World Stamps

By Thomas P. Myers

When Peru first experimented with coil stamps

January 07, 2017 07:00 AM

  • Peru’s first coil stamps used designs from the 1924 regular issues. The denominations paid the printed-matter rate of the Postal Union of the Americas and Spain (2 centavos) and the domestic and UPAE letter rate (10c).
  • Used examples of the Peruvian coil stamps are scarce; this example shows a pair of the 10c coil stamps used to frank an envelope addressed to San Francisco, Calif.

By Thomas P. Myers

Once upon a time, a long time ago, Peru experimented with an issue of coil stamps. The year was 1928, and the issue was released in 1929. The stamps were printed by the American Bank Note Co., using two designs of Peru’s then-current series of definitive (regular-issue) stamps, which first appeared in 1924.

There were two denominations of the new coils: the 2-centavo Jose Tejada Rivadeneyra stamp (Scott 258), intended to pay the printed-matter rate for the Postal Union of the Americas and Spain (UPAE), and the 10c Augusto B. Leguia stamp (260), which paid the domestic and UPAE letter rate.

Just 20,000 of the 2c coil stamp were issued, and 50,000 of the 10c denomination.

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American Bank Note delivered the coil stamps in rolls of 500. The fact that the coil stamps were perforated gauge 14 horizontally while the sheet stamps from which they were made were perf 12 makes it easy to identify fake coils created from the perf 12 stamps.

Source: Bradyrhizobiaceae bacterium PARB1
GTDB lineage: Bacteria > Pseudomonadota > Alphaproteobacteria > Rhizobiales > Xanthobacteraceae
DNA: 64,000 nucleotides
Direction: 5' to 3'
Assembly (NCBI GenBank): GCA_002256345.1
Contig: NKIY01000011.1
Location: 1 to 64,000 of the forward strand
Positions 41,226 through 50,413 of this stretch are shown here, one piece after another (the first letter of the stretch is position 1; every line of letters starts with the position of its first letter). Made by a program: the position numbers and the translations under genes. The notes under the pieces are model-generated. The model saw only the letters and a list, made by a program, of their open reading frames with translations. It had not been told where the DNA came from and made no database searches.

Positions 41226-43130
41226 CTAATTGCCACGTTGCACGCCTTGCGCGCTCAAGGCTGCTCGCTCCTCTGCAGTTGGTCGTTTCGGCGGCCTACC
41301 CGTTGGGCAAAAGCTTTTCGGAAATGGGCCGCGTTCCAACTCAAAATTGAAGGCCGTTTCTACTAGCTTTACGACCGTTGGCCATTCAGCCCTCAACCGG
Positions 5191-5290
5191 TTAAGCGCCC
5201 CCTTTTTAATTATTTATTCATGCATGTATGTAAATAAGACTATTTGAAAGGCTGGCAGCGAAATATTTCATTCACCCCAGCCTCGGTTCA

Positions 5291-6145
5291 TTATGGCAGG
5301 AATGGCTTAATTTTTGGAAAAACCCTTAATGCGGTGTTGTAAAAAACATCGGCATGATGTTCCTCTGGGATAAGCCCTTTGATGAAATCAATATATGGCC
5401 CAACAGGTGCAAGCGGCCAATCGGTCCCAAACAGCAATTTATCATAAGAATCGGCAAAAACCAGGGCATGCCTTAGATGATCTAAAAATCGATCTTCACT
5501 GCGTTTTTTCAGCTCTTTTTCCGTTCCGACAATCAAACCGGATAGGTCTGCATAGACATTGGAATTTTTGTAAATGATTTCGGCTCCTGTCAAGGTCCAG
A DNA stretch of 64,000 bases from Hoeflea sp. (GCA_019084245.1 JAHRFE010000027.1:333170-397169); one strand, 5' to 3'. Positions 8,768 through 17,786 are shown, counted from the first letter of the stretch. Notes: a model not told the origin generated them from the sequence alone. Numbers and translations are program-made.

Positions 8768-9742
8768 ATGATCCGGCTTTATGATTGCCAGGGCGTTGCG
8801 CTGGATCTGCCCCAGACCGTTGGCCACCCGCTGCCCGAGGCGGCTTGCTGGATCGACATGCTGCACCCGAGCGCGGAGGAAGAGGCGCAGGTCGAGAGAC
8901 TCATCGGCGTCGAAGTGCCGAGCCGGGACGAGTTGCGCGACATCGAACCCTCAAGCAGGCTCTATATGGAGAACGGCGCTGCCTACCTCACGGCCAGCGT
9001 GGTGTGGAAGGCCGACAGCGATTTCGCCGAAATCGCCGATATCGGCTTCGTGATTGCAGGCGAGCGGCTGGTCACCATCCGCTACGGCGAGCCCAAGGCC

The stamps were printed in sheets in the usual fashion, then cut into vertical strips of 10 that were pasted together to make up a roll. I have never seen a paste-up pair. 

The stamps were intended to be sold from machines made by the Ticket Automatic Delivery Co. of Great Britain, but the machines never reached Peru. Some of the coil stamps did get used, but not many.

I have seen just two examples of the 10c stamp on cover; one is shown here. I purchased an example from a small auction more years ago than I care to remember. I knew at the time it was unusual, but I had no idea how scarce it was. 

Given their scarcity, even loose examples of the coil stamps alone are not frequently seen. Recently, a 2c coil was offered for a reasonable price on the eBay online commerce website, but found no takers — a matter of supply and demand.

Anyone looking for a new country to collect should consider Peru. The stamps are attractive and a number of them are surprisingly scarce, but with few people chasing them, the prices (with the exception of a few high-profile classics) are within everyone’s reach. 

Best of all, there is an active and productive club led by Henry Marquez and Chuck Wooster, with a fine website at www.peru-philatelic-study-circle.com. The club celebrated its 10th anniversary at World Stamp Show-New York 2016.

Check out the club’s web page. You will be astonished by what you find there, including seven presentations suitable for club use. 

In the members-only section are no fewer than 45 award-winning exhibits, as well as an array of government documents and philatelic literature.